What also continues: praise for that manuscript, called Thirty Minutes Over Oregon (which may be retitled Thirty Minutes Over America).
courtesy of Julia Sarcone-Roach
My determination to bring this story to a wide audience was already sky-high but comments like the following fuel it even more:
“It’s so, so cool, and so moving. In a way, it reminds me of the mega-bestseller Unbroken—but for picture-book readers!” — editor, major publisher
“It’s touching and speaks nicely about ideas of nationalism and patriotism (both here and abroad), and multiculturalism, all in a really interesting way.” — editor, another major publisher
“I am blown sideways, gobsmacked, dumbfounded. What an extraordinarily moving story. It simply must be told. I can’t believe it hasn’t been picked up—that is a travesty! And I love how Marc promotes/pitches it on his blog; why, it’s heroic! His passion for the story is palpable—contagious even. He is a gifted storyteller. This tale zigs, it zags and then…whoosh, it dives and hits!” — writer
“The best argument for continuing to write children’s nonfiction I’ve heard.” — Julie Winterbottom, former Nickelodeon Magazine editor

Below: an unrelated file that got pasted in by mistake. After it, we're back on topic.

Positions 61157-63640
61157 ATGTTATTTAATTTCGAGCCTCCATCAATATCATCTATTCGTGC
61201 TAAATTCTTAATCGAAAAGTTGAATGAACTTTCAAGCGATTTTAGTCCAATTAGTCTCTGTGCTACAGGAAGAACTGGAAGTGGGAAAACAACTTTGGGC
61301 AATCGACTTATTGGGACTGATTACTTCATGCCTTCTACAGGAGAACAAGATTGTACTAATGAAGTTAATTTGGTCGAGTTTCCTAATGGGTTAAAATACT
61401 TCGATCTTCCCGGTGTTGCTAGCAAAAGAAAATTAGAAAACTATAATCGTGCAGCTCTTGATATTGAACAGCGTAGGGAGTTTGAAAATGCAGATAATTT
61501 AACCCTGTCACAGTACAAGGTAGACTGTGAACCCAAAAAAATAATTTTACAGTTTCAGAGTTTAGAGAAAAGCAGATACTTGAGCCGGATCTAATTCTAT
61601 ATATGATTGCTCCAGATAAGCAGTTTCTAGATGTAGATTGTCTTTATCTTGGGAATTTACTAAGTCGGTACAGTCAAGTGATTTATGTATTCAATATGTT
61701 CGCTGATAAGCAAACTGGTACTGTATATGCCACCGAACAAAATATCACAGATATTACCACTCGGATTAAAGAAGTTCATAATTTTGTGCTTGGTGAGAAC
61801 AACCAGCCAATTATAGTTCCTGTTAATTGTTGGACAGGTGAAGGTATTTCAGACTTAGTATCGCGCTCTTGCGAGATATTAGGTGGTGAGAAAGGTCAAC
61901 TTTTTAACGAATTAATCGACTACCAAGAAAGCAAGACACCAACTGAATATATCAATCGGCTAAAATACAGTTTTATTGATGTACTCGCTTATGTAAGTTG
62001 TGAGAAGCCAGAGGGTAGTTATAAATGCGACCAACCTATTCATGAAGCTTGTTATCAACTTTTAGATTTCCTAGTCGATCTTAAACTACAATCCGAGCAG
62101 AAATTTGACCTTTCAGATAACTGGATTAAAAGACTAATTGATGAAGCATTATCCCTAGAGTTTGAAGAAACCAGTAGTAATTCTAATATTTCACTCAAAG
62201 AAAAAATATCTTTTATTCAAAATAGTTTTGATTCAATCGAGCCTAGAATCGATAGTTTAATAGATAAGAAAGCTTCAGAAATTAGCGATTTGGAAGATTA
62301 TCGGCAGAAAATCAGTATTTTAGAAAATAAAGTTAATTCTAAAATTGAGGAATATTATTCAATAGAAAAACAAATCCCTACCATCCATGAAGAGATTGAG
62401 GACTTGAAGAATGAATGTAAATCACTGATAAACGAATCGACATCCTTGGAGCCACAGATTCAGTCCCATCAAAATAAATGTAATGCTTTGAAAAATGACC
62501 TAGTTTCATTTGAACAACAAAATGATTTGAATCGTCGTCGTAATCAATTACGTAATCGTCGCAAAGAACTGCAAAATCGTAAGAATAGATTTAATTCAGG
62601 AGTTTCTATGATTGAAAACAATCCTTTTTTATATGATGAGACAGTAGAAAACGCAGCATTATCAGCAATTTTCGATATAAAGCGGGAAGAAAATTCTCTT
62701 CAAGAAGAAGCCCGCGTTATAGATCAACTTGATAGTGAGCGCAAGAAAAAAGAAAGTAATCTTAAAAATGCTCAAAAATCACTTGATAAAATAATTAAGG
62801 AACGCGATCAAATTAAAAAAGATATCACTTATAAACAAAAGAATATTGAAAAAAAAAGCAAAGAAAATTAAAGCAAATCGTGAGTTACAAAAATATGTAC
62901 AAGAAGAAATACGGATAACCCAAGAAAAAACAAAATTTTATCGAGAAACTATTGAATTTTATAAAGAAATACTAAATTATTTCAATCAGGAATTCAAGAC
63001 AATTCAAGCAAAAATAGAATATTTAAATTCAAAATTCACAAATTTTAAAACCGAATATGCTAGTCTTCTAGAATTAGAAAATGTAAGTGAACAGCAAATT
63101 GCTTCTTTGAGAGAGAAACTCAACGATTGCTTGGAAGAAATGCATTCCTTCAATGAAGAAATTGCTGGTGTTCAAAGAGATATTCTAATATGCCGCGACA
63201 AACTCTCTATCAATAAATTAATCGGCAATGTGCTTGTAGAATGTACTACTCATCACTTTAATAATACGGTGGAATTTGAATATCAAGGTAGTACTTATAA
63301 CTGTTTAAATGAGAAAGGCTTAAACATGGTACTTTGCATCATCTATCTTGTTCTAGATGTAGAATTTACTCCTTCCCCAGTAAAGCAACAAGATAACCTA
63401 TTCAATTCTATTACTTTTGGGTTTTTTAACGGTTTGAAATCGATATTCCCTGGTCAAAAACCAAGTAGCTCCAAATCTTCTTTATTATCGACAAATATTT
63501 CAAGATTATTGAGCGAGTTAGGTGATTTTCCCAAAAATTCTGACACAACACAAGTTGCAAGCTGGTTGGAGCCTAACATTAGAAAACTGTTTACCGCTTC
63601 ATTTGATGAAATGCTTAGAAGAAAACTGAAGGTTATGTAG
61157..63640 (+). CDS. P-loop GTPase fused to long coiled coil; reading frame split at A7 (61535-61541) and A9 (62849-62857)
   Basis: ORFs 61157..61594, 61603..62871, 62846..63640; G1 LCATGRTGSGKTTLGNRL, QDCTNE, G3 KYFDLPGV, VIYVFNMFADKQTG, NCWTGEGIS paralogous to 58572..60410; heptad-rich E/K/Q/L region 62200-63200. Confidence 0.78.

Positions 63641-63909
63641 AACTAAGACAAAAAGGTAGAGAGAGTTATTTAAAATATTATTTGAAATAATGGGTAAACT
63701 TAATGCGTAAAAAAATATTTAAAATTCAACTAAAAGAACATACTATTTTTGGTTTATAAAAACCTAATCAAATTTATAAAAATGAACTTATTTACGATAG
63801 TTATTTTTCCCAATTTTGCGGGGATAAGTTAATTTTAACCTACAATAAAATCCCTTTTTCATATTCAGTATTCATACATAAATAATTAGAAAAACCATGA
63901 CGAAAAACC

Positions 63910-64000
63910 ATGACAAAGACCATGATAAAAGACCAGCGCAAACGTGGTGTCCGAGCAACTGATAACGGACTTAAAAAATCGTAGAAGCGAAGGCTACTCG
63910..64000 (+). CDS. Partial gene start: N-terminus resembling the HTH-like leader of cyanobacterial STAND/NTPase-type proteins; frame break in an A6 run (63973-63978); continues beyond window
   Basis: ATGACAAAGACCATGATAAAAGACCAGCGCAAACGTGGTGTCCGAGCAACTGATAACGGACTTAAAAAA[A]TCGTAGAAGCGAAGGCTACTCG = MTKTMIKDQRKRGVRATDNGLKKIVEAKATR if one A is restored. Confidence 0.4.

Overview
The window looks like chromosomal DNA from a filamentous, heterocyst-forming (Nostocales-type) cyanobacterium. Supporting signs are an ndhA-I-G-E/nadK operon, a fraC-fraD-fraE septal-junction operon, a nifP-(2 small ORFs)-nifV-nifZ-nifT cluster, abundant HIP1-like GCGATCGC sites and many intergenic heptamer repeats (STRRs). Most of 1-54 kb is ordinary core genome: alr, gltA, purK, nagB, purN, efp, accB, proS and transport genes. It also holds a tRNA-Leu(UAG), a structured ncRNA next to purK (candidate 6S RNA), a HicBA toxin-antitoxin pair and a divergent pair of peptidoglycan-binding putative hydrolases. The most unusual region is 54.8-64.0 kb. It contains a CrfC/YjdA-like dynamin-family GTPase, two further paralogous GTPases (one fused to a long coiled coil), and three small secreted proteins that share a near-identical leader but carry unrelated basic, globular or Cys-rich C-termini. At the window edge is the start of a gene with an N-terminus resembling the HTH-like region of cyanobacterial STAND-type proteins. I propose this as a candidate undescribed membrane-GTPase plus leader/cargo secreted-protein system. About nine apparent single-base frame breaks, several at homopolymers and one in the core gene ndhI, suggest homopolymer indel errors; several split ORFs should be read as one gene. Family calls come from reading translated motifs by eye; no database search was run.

“The story about World War II, Thirty Minutes Over Oregon, has to be published. I am amazed that the story exists and we don’t know about it. That’s what I mean, his passion is contagious.” — Michelle Haseltine, middle school teacher
collected after my keynote at the Nevada Reading Week Conference (though Thirty Minutes Over Oregon took up maybe 5 or 6 minutes out of an hourlong presentation, it got more feedback than anything else I discussed):
“Very interesting—this is great history no one knows about. I hope it will be published soon.”
“I am interested in Thirty Minutes Over Oregon. Hopefully it will be published.”
“Want to read Thirty Minutes Over Oregon.”
“Especially poignant was the publishing process story of the Japanese [pilot] who bombed Oregon.”
“The Japanese bomber story was amazing.”
“Hope the Oregon book goes public.”
“Loved his story about Thirty Minutes Over Oregon and hope it gets published.”
“Interesting Oregon bombing story!”
“The sad story of a great story not yet finding a publisher.”
This was not specifically about Thirty Minutes Over Oregon but is relevant:
“I loved your book [Bill the Boy Wonder: The Secret Co-Creator of Batman], and your #nerdybookclub post. The more middle grade nonfiction picture books, the better.” — Adam Shaffer @MrShafferTMCE
Boys of Steel: The Creators of Superman is about persistence.
Bill the Boy Wonder: The Secret Co-Creator of Batman is about integrity.
Thirty Minutes Over Oregon is about redemption, and that’s a theme I can’t recall seeing in picture book nonfiction.
Will it take flight in 2013?